Welcome to our lesson on Arpeggio theory!
This lesson will guide you from being a complete arpeggio amateur to being able to formulate some sweet as arpeggio sequences through the use of some straight forward music theory!
So What is an Arpeggio?
An arpeggio is a selection of intervals taken from a scale & played in an ascending or descending fashion. Each note of an arpeggio is played individually and should not clash with the preceding note, as the aim of the arpeggio game is clarity.
Arpeggios can be performed theoretically on any instrument that has the capacity to play a scale, including classical & fretless instruments.
This lesson should be easy to follow, however, this is a theory lesson and you will need some basic knowledge of intervals as well as the intervals that form the basis for chords.
If you are not quite ready, head on back to our music theory directory and come back once you have a better understanding 🙂
How to formulate an arpeggio?
An arpeggio is built from the same intervals as a chord which makes this a smooth learning experience for anyone with chord theory knowledge.
For example, If we wanted to play a Major arpeggio, we would use the 1 – 3 – 5 intervals from the chosen key of the Major scale.
Below is a reference list of a good selection of the intervals used for different formulations:
Major – 1 – 3 – 5
Minor – 1 – ♭3 – 5
Sus 2 – 1 – 2 – 5
Sus 4 – 1 – 4 – 5
Major 6th – 1 – 3 – 5 – 6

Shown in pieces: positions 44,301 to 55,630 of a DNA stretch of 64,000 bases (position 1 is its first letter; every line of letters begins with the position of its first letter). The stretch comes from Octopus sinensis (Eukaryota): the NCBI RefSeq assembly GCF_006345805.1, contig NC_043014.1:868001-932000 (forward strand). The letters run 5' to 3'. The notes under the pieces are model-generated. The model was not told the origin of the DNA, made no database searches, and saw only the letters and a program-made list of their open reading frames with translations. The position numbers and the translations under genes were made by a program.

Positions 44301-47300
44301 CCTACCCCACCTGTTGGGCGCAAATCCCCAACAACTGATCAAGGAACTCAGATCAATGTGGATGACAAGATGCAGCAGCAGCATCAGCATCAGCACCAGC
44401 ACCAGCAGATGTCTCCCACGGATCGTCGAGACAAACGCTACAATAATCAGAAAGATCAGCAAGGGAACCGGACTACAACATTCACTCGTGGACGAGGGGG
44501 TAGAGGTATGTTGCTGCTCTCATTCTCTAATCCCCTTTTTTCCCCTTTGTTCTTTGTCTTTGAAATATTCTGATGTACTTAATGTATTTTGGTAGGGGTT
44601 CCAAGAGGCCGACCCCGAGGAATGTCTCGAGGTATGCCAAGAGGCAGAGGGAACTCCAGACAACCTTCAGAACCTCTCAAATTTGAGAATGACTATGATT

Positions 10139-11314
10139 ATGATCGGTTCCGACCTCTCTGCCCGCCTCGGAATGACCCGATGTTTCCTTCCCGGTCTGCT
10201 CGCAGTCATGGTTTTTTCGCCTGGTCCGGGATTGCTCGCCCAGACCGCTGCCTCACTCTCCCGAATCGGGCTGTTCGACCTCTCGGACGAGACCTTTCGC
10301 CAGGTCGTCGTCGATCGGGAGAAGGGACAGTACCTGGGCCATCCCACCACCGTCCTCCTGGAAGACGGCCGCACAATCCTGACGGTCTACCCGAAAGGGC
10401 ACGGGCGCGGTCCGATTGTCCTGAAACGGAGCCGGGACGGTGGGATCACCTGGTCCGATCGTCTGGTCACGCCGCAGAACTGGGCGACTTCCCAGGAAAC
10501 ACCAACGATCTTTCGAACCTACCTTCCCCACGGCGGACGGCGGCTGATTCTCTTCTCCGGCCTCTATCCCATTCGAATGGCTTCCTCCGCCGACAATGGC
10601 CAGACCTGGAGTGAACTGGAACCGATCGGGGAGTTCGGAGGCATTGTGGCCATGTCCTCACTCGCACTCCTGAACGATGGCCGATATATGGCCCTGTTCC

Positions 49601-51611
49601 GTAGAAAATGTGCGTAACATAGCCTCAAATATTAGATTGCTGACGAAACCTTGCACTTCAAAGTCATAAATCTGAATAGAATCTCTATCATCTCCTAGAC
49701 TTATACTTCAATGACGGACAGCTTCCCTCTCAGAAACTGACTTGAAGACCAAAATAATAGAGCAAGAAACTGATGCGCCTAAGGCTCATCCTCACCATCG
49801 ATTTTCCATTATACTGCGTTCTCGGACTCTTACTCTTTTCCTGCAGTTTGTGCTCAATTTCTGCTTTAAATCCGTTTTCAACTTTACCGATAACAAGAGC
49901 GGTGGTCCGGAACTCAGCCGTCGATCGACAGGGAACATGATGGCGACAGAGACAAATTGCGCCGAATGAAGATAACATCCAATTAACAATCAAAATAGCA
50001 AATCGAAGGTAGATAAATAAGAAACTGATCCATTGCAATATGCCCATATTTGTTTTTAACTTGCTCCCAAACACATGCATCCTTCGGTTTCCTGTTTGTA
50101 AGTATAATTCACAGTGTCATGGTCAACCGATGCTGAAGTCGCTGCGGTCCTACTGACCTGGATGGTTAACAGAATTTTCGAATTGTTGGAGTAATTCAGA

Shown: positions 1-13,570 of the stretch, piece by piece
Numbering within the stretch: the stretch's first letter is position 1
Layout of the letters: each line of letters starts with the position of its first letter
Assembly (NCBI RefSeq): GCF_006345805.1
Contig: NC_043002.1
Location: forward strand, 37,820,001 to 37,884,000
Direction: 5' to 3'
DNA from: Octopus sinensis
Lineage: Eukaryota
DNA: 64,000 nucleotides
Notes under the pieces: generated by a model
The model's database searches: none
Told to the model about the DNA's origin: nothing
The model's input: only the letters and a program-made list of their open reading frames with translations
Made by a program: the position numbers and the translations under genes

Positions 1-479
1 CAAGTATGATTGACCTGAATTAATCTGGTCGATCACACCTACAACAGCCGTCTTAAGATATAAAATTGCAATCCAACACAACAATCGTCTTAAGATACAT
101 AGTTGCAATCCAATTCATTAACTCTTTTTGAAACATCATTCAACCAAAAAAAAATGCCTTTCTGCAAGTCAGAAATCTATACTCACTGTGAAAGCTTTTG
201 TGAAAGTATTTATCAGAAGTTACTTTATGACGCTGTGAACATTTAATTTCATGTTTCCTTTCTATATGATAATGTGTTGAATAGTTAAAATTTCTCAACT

Minor 6th- 1 – 3 – 5 – ♭6
Major 7th – 1 – 3 – 5 – 7
Minor 7th – 1 – ♭3 – 5 – ♭7
Dominant 7th – 1 – 3 – 5 – ♭7
Diminished – 1 – ♭3 – ♭5
Augmented – 1 – 3 – #5
For our example, we are going to use the key of E Major.
E Major use’s the following notes:
Using this we are able to build arpeggios up to the Major 7th note (You can advance them further with extension’s if you wish but for this lesson, we will stick with the above intervals).
Now, as mentioned before, having knowledge of chord formations is near essential for this. If you know that a sus 4 chord is built from the 1 – 4 – 5 intervals, or that a dominant 7th chord is built from the 1 – 3 – 5 – ♭7 intervals, then you can easily figure out the notes of the arpeggio.
So, what’s is different about arpeggios and chords?
First of all, the arpeggio should have each note performed individually without a clash from another, whereas a chord is built from several notes performed synchronously.
As well as this, chords can be performed invertedly & with the intervals placed more sporadically. For example, you could perform a Major 7th chord with the intervals following the pattern: 7 – 3 – 5 – 1 from bass note to high note respectively.
whereas an arpeggio should follow the sequence as an order (1 – 3 – 5 – 7).
So, now we know that arpeggios are built using the same intervals as chords, how do I create an arpeggio sequence?
Just as you would create a chord progression! And in fact, if you already have a chord progression made up, then you can use the chords within the progression to determine which arpeggios you should perform over them.
So, first of all, we need a progression to follow! You can use any progression you choose, but for our example, we are going to use an I – ii7 – IV – V progression in the key of E Major.
Using the above table from before, we already know that these intervals consist of:
E Maj – F#min7 – A Maj – B Maj/Dominant.
Now, we need to find the intervals for each of these keynotes.
|F# minor 7th||F#||A||C#||E|
And bingo! We have the required notes for each of these arpeggios!
Below we have included the sheet and tab for this progression on a treble clef:
Just as a recap, the steps involved to craft an arpeggio sequence is as follows:
- Pick a key and an interval progression
- Decipher the notes for each of the intervals “build”
- Craft them together into a sequence
And that’s all there is to it! We hope you enjoyed this lesson and were able to take some valuable information from us 🙂
To head on back to our music theory lessons directory, Click Here!